Touché Amoré: An Interview with Jeremy Bolm

Thirteen years on from their formation, Los Angeles’ Touché Amoré have released their fifth studio album Lament. A hopeful declaration of moving forward, we sat down with vocalist Jeremy Bolm to discuss the album.

Firstly, congratulations on the release of your album! It feels like your broadest album to date, I know you’ve spoken before about how collaborative this album was, but do you think that contributed to the wide scope of Lament?

Yeah, I think so. I think it’s because we learned a lot leading up to doing Stage Four when it comes to going into the studio. For example we all collectively decided that we wouldn’t go into the studio to record a new album until all five of us absolutely loved every part of what we had written.

I don’t know if you play in a band or have friends that play in a band but to achieve that is very hard! Usually one or two people will compromise on a part or maybe there’s a part of a song that everybody feels different about, but with that in mind I think it speaks for itself that it takes a lot of work for everybody to be completely on board – so to get everybody completely on board requires everybody to really step up.

For lack of a better example, if somebody doesn’t really like a part that someone else is doing, you’re gonna speak on it but be prepared to also suggest something that would be better. You really have to come in prepared to go to work, but thankfully we’ve been a band together for so long now that we know how to communicate without rustling too many feathers. We have a good relationship where it might get a bit contentious here or there, but for the most part we’re all looking to achieve the same goal.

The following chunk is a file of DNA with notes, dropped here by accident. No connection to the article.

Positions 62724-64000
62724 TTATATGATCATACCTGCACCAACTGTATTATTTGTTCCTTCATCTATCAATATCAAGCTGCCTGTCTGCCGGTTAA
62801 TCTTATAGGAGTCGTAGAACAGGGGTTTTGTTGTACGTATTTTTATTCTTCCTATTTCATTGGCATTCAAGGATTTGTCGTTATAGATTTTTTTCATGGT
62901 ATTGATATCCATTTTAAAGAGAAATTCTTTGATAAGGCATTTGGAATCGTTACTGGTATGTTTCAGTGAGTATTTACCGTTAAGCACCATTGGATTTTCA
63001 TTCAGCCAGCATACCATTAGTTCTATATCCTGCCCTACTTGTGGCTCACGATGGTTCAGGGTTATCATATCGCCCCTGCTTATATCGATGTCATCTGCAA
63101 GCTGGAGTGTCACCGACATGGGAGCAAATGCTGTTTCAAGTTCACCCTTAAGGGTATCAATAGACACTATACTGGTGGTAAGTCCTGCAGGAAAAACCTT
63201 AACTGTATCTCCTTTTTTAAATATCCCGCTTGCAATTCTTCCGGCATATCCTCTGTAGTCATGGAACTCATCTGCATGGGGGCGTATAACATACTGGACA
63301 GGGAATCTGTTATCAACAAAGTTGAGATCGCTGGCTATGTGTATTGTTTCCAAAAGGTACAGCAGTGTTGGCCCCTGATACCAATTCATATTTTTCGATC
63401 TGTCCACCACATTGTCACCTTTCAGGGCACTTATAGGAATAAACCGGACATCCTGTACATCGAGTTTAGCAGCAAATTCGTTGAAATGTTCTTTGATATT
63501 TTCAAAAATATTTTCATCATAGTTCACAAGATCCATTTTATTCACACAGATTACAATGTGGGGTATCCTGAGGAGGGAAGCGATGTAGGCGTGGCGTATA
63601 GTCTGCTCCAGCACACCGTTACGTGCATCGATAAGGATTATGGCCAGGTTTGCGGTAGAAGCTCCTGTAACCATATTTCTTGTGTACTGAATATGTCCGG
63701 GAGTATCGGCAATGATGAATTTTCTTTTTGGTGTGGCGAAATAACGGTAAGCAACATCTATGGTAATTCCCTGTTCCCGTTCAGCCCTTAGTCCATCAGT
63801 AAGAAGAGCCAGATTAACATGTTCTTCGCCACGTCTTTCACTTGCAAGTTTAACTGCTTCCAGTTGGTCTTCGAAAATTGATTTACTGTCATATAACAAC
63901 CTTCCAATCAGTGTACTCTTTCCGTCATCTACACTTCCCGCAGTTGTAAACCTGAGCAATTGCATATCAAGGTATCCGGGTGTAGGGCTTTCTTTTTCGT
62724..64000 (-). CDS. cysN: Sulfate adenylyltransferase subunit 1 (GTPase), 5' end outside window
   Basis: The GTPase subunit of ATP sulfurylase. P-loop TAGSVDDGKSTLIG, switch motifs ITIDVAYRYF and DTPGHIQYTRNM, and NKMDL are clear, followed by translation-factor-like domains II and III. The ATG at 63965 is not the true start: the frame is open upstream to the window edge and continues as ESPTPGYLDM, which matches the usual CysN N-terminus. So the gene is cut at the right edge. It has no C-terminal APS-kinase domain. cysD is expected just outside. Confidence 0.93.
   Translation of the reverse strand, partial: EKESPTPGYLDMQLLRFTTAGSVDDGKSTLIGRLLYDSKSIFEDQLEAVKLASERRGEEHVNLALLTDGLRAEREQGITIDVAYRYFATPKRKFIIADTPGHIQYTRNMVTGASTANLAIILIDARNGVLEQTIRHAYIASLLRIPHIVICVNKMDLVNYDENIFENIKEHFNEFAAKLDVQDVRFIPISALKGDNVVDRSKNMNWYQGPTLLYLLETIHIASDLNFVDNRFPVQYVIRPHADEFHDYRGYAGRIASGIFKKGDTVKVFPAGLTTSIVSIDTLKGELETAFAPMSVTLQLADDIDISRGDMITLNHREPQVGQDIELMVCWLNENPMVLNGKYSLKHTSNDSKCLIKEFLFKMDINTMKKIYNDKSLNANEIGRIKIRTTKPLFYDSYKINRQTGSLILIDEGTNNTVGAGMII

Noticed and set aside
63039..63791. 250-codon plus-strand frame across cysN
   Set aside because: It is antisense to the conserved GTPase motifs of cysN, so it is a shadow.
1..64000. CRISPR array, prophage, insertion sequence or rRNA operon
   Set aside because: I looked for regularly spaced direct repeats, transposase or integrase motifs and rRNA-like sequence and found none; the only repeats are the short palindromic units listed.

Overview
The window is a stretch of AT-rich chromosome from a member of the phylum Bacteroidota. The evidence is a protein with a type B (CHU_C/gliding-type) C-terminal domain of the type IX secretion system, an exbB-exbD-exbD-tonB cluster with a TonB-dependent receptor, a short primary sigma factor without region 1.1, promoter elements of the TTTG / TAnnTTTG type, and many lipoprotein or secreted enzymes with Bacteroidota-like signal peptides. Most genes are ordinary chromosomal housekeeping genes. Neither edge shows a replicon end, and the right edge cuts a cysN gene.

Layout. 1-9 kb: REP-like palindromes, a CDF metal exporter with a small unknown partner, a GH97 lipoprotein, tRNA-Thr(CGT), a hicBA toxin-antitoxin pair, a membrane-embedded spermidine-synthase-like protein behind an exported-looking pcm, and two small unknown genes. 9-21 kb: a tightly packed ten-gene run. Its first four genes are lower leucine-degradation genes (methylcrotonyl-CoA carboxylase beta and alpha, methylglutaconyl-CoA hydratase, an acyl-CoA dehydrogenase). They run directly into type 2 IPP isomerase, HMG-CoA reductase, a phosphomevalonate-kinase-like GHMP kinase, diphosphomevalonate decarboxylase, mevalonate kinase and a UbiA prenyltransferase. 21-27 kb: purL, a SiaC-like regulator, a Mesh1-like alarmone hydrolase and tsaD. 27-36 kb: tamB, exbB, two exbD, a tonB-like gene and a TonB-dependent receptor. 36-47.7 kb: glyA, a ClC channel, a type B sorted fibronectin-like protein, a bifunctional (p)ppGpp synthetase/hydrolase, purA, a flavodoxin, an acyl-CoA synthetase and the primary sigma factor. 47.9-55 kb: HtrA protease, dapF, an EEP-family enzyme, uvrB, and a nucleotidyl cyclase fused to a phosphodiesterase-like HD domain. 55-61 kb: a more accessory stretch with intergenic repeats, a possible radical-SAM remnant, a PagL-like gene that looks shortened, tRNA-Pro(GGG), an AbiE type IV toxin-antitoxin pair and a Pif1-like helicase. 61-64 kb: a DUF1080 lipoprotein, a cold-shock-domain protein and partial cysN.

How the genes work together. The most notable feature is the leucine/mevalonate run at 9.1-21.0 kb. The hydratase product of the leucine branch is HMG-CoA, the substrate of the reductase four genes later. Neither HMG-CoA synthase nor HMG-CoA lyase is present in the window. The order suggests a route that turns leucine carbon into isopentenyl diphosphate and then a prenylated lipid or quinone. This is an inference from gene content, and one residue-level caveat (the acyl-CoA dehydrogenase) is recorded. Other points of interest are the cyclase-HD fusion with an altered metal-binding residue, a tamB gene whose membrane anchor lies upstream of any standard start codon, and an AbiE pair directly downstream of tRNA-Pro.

I think that’s the first time I’ve ever heard of a band going into the studio and everyone was happy with everything.

Yeah it’s fucked. It’s fucking hard! 


It was also the first time you recorded with Ross Robinson who was involved in a lot of records you hold personally significant. Was it intimidating to go into the studio with someone that you held in such high regard?

Oh definitely. We had met him in a really weird circumstance quite a few years ago and he just came off very eccentric and wild. So for him to have his reputation and for him to be such a figure in my life and then meeting him in a really weird circumstance where he was very high energy, I couldn’t have imagined doing a record with him. But then this all just fell into our laps and we knew that we’d be fools not to do it and to not just take a chance with it. I’m glad that we did, because I came to understand who he is as a producer and as a person and I wouldn’t have had it any other way – his energy is intoxicating. 

You’ve mentioned the pressure you felt leading up to the album to write something as devastating and impactful as Stage Four. How did you get to a place where you could write Lament without that worry?

Honestly by just allowing myself to have patience, which is another thing that I struggle with, because I push myself to an ungodly limit sometimes to the detriment of my wellbeing. So it took me really having to learn patience and understand that things are going to come and eventually work out and I can’t just expect it all to get resolved in a week or two. I think allowing myself the ability to explore without having a fire under my ass was helpful, but then when l did have a fire under my ass and I had to get to work, I had thought so deeply into the subject matter that I was prepared to have that pressure – so it went from one extreme to the other.

Do you find in the same way that Stage Four was important for you in dealing with grief that Lament was just as important for you to move forward from that period of your life?